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I've always been kind of creeped out by gyms; many people doing things and no one is talking.

I started working at a place with a gym that has lots of machines in a relatively small space. I have no idea what's going on but sometimes when I go there appears to be a class and ladies telling people what to do.

  • Should I not be in the gym at this time?
  • Should I try to figure out which equipment they're going to use and not use it?
  • Once I noticed the bosu ball was placed under the table, does this mean I shouldn't use it?
  • Since the class seems to be women only, is it frowned upon for a male to be working out in the gym at the same time?

It's hard to ask when the instructors are busy giving instructions and music is playing in the background.

Are there any common rules I should be aware of?

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    I am not sure if this question can be sufficiently answered here by us as we don't know the exact situation. Why haven't you asked in your gym what the rules are for those cases? – Baarn Mar 14 '13 at 9:53
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    I think this a question on general gym etiquette and do's and dont's. As for the specifics you have been asking - I believe that someone would have said something if you did something wrong. – K.L. Mar 14 '13 at 13:08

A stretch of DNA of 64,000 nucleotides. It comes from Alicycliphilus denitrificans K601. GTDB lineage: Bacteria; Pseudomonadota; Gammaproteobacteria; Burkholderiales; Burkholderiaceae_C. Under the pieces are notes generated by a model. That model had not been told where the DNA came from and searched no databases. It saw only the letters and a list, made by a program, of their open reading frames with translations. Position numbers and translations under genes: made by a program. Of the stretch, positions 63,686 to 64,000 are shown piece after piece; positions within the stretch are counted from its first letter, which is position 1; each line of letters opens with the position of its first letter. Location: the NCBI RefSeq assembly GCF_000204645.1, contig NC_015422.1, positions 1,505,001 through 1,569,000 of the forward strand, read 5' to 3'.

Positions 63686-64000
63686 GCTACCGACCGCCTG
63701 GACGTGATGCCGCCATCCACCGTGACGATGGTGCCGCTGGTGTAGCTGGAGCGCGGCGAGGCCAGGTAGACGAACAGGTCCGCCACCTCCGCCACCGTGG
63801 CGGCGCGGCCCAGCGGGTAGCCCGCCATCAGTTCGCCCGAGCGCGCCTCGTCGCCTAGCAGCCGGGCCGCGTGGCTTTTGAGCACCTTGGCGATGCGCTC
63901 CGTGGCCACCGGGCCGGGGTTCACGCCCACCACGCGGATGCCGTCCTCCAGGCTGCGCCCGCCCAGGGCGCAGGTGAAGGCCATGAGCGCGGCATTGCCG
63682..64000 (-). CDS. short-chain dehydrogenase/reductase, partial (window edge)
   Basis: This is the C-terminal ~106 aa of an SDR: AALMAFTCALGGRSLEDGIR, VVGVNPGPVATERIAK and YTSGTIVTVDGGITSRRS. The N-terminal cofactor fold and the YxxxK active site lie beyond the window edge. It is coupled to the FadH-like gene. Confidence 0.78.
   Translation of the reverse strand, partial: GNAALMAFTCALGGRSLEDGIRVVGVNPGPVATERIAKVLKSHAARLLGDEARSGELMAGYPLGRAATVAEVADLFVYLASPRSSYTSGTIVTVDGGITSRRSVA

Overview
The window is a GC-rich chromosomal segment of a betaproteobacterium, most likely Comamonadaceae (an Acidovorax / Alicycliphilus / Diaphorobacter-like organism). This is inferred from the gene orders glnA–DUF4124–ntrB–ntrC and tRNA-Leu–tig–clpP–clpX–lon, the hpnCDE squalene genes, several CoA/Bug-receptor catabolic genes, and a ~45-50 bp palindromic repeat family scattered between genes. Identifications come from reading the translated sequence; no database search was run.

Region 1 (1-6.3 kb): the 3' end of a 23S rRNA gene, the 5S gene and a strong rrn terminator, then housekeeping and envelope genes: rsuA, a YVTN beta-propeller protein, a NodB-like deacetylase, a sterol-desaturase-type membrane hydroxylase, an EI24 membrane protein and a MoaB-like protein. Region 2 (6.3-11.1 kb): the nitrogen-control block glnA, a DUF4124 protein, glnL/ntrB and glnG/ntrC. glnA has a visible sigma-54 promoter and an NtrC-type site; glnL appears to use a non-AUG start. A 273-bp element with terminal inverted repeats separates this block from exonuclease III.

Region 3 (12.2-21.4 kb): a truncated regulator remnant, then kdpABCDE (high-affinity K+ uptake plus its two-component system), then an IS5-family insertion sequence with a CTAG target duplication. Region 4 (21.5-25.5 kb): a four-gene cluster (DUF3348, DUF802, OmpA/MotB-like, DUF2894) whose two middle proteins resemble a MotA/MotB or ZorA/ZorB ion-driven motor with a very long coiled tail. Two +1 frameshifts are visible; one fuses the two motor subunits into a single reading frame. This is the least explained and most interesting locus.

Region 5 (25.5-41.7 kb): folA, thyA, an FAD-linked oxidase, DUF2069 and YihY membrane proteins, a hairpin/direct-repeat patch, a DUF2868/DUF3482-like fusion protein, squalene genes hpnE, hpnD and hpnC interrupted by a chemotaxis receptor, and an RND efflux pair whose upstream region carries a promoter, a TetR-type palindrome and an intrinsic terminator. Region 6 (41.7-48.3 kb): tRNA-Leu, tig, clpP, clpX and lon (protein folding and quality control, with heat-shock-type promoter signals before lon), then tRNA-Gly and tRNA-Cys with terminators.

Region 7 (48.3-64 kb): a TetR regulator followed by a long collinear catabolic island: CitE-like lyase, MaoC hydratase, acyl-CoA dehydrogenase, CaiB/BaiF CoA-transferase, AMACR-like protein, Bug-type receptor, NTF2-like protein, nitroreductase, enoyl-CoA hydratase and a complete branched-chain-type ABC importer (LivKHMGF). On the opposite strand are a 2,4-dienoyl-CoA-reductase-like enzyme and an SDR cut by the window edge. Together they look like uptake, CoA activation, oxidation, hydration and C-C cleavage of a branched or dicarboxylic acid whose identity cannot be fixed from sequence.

• @Informaficker who the heck would I ask? There is no person who is employed by the gym itself. I'm serious, should I ask the building custodian? – Celeritas Mar 14 '13 at 16:17
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    The gym has no employees? – user4644 Mar 14 '13 at 18:52
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    It seems like the gym is not very organized. Perhaps you could talk to somebody about formalizing some guidlines or schedules to make everything clearer for everyone. – user4644 Mar 14 '13 at 19:06
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I think everyone who has gone to the gym understands your situation, since we were all beginners at one time. Trying to figure out what a machine does can be kind of humiliating; what if you're using it wrong? For that reason I recommend talking to a personal trainer just to get a primer on the equipment. I have no conflicts of interest here -- a trainer can really help break the ice in the gym. If this isn't an option, it is easy to self-educate with videos these days.

In any case, here are some basic things I think everyone should know about using the gym, and how to act respectfully towards the establishment and other patrons:

  • Read the gym rules
    This is really important. If you don't read the gym rules, know that those around you probably have and aren't happy with you if you don't follow them. The rules will be posted conspicuously somewhere in the gym. Read them and follow them. Try to encourage others to do the same if you can.
  • Rack your weights
    This is a pet peeve of every experienced gym patron. Put the weight back where you found it. Also, nobody likes hunting down weights, or having to dig through plates when the 5lb plate is buried behind four 35lb plates. Keep it neat. Put your weight back where it belongs when you're done. Leave things more organized than the way you found them.
  • Use the equipment properly